Guest post by Kathryn Glen.
Readers of a certain age and socioeconomic privilege will remember Marc Summers as the host of Nickelodeon’s hit game show Double Dare, where pint-sized contestants competed in physical challenges and hoped to avoid Nickelodeon’s ubiquitous green slime. Anyone who missed the show can catch its reboot on air today, or they can witness the phenomenon live on tour. With ’80s and ’90s nostalgia trending, On Your Marc — a documentary about the life of Marc Summers — may initially strike some as yet another attempt to monetize America’s collective memory. But On Your Marc is far from a hit-like-if-you-remember-this cash cow, it is an insightful look at one man’s triumphs and struggles that can resonate with viewers from a variety of entry points.
Summers hosted one of the messiest game shows on television while living with obsessive compulsive disorder, recovered from an auto accident which severely damaged the left side of his face, and survived a five-year struggle with chronic lymphocytic leukemia. Coping with any one of these physical challenges could merit a documentary on its own, yet Summers chose to add another layer of complexity in telling his story — live theatre. In 2016, Summers worked with Artistic Director Chad Rabinovitz and the Bloomington Playwrights Project to create and launch his one-man show Everything in Its Place: the Life and Slimes of Marc Summers. Footage from this process frames On Your Marc and sets an important theme: nostalgia can be as much about moving forward as it is about looking back.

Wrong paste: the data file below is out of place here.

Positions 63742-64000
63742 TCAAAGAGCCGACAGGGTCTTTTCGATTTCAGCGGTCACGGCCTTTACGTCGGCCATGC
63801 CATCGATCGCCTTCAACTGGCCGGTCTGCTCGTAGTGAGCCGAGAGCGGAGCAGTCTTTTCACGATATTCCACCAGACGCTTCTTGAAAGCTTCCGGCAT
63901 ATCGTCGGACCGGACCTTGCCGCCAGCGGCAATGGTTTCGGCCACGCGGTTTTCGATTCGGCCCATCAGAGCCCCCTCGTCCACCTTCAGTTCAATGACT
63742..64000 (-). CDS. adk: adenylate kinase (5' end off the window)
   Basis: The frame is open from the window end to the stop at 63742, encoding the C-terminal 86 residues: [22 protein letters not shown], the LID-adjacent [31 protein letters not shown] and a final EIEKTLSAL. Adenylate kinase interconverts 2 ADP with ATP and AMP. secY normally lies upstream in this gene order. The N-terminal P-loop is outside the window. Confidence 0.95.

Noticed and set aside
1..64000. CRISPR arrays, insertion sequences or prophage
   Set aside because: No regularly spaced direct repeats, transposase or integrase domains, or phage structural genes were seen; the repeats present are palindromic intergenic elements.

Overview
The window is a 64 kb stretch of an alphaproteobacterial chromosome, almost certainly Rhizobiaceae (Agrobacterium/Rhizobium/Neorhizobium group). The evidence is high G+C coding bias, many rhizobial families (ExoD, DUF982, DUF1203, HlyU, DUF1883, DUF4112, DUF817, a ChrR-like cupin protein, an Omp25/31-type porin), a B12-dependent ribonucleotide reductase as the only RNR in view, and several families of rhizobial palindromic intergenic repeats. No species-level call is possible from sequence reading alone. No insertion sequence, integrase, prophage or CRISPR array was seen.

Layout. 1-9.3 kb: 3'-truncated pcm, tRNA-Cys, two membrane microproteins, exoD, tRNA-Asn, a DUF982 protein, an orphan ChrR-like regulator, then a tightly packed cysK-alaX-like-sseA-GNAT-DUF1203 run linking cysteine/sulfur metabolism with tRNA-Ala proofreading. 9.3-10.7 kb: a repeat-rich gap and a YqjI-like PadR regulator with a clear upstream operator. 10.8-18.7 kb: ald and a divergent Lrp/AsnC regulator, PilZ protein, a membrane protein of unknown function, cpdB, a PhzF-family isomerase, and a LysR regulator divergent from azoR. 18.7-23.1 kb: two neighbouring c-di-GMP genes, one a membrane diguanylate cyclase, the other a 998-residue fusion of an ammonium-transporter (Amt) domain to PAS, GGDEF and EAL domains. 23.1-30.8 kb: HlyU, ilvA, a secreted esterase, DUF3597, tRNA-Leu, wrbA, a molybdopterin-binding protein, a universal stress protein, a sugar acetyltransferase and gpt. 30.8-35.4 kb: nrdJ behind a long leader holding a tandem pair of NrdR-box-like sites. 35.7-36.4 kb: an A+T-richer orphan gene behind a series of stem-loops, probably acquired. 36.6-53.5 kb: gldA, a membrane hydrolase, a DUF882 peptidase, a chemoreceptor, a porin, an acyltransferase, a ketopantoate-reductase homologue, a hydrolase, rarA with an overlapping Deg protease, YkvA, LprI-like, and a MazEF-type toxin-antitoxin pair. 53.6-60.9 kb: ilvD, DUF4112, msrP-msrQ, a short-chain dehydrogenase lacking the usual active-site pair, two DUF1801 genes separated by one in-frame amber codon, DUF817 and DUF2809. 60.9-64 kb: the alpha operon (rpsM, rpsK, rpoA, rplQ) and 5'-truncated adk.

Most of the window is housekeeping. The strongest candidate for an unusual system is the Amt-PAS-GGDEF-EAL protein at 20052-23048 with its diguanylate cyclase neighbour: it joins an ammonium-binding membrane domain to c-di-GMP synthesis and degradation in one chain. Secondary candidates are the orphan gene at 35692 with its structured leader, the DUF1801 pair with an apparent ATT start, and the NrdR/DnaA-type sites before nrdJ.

Pulitzer Prize-winning author Michael Chabon describes nostalgia as “the ache that arises from the consciousness of lost connection.” Indulging the past is one way to regain that connection, to find the people we used to be and the things we used to love. If one remains there, nostalgia can be the depressive illness it was originally designated in the 17th century. What On Your Marc does that many other remember-when ventures fail to do is to make that connection to past experience and carry it forward into something new. A phoenix rises from its own ashes just as Summers learns a new art form to present his story. Our past is a part of who we are; embracing it can help us become who we might be.
Rabinovitz characterizes much of On Your Marc as a “love-letter to BPP and the City of Bloomington,” and in many ways it is. Landmarks and local attractions are not merely part of the film’s background but take on a role as almost another character in Summers’s life. As a direct result of this centrality, Bloomington Playwrights Project and IU Cinema have the unique opportunity to host a sneak-preview screening of On Your Marc with post-show discussion featuring Summers, Rabinovitz, and Everything in Its Place co-star Mike Nappi on September 14th. See it if you love the ’80s. See it if you love Bloomington. See it if you love people who not only overcome their past but accept it, learn from it, and propel it into their future.
Kathryn Glen is the author of The Misadventures of Martin Hathaway, available on Amazon and wherever you bug your local bookseller enough. Also a Graduate Assistant at Bloomington Playwrights Project and a Masters of Arts in Arts Administration candidate at Indiana University, Kathryn is interested in theatre and storytelling as a mechanism for community building.